There’s a great cost to doing so, however. What makes our longings so hard to embrace is also what makes them so valuable. Our deepest desires are an integral part of who we are; they bring us home to our essential self, beyond our fears, our ego, or the person that we think we are or that others want us to be. Longings are stronger than steel, out of our control, and bigger than our tiny, willful plans. They force us to share our gifts with the world in ways we might be too terrified to try were the desire not so strong. Finally, wanting things inevitably leads to obstacles, disappointments, and failures that help us grow and learn the things that we’re here to learn.
It turns out that the cool kids aren’t usually the happy kids, at least until they learn how to embrace who they are and what they want.
Learning to Want Again
My own history with desire involves a lot of delayed reactions.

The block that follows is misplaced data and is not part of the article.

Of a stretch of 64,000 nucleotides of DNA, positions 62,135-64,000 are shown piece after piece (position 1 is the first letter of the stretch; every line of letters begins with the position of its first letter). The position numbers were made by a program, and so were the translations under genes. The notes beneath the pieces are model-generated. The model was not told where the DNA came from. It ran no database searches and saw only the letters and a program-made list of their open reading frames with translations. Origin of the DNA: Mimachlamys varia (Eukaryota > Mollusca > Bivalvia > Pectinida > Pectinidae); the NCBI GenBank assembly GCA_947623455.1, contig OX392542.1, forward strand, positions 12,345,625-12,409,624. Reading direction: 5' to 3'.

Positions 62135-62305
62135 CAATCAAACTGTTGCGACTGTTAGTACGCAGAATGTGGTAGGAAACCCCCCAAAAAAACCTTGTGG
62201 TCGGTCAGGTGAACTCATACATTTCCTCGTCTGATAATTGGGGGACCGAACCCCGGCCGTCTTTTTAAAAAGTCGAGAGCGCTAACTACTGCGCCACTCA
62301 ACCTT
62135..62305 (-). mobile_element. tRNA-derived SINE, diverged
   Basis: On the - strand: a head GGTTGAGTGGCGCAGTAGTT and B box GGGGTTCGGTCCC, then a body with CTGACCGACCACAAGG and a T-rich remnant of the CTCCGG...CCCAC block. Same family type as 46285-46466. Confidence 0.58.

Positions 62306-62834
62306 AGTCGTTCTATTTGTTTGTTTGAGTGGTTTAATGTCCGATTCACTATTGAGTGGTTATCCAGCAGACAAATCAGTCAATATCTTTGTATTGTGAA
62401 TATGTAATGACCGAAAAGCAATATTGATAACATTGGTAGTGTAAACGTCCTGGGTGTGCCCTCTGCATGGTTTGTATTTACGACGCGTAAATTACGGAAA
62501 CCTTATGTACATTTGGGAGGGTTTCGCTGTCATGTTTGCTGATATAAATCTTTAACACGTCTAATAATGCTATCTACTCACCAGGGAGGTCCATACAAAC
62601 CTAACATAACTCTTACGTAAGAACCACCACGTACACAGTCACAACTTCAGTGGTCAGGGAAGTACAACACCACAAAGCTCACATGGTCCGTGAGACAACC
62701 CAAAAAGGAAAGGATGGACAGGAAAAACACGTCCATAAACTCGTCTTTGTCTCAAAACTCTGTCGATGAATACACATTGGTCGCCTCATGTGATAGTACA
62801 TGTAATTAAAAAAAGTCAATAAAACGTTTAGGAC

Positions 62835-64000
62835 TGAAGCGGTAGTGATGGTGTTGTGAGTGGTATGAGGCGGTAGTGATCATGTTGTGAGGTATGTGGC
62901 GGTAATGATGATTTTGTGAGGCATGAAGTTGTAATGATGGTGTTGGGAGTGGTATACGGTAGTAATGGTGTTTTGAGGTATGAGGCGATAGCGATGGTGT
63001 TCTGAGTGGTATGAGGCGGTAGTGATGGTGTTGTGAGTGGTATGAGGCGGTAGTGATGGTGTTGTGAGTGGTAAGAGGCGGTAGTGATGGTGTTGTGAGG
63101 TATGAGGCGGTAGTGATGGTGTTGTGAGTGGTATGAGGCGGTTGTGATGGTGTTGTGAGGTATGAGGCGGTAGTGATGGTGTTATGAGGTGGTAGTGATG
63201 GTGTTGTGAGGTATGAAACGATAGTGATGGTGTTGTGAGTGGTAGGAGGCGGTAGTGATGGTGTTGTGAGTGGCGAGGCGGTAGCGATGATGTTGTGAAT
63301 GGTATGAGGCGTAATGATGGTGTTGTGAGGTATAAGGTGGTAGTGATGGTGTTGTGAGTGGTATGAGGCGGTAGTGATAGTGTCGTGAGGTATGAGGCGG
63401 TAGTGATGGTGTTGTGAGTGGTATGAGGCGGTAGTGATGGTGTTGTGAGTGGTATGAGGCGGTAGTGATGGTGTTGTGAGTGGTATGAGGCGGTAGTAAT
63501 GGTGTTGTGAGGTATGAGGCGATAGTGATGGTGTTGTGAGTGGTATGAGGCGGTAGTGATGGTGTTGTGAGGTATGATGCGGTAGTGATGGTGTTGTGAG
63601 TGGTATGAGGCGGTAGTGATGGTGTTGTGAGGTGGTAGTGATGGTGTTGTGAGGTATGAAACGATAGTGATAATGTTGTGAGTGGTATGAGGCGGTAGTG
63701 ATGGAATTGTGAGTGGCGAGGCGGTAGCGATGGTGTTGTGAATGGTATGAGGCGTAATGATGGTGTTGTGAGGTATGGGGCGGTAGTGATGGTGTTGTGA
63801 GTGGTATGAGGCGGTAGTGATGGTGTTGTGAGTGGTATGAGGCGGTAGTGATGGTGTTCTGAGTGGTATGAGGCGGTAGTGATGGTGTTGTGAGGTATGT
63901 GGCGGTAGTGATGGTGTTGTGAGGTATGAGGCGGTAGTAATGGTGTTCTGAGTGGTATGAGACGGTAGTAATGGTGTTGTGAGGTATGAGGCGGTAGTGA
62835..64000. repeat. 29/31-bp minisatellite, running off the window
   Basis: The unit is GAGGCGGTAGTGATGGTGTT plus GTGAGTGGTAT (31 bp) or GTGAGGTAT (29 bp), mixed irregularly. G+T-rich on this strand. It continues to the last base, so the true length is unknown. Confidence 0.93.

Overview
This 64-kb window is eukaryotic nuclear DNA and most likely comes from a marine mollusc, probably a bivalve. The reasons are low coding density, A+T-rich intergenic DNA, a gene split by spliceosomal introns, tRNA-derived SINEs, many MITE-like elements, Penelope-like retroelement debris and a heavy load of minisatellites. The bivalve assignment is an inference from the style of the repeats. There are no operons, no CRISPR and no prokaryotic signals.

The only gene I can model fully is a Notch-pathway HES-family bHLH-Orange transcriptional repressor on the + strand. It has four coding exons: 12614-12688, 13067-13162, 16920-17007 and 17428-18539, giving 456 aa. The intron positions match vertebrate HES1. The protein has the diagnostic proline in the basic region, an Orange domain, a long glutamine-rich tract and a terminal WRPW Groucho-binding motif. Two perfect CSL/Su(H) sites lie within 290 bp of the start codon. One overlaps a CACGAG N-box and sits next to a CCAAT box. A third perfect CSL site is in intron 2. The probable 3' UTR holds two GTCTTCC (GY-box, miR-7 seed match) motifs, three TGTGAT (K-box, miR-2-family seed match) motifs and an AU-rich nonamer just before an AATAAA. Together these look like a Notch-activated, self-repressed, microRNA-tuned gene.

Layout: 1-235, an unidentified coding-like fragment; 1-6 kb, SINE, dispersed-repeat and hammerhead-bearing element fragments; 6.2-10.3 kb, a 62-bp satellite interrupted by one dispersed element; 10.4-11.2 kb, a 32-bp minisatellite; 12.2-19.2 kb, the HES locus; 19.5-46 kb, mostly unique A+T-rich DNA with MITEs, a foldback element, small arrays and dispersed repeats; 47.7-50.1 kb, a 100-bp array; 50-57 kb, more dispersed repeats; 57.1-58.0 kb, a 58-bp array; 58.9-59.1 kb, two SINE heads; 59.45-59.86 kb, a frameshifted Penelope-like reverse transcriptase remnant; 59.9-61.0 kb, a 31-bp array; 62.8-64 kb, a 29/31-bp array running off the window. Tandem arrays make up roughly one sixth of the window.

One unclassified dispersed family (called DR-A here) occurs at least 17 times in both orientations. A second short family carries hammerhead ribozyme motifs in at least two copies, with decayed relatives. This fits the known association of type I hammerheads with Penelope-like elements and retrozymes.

For example, I’ve always wanted to write. But after receiving negative feedback when I shared my first novel with the world at age twelve, I abandoned that desire for years. I decided that I didn’t want to write professionally because it would be too much pressure, and I convinced myself that writing wasn’t really as important to me as I’d thought it was.
None of this was true. After a spiritual, mental, and emotional breakdown in my mid-20s, I began to learn how to decipher what I truly wanted, and little by little, those desires pointed back to writing. It took more than twenty years for me to circle back around, but eventually, I found great joy as I started a blog, wrote some short stories, and eventually had the idea for another novel.
Now I’m waking up to new desires. Running my own coaching business takes up the vast majority of my time and, more importantly, my energy. I love it, but I’m also starting to recognize a desire to have more time for creative projects, and to explore possibilities for growing my family. These desires feel scary to me; they require me to make significant changes in how I work, and I’m still not sure what those will look like or how they’ll turn out. I’m afraid that I’ll fail, realize I’m not as capable as I thought, or regret any changes I make.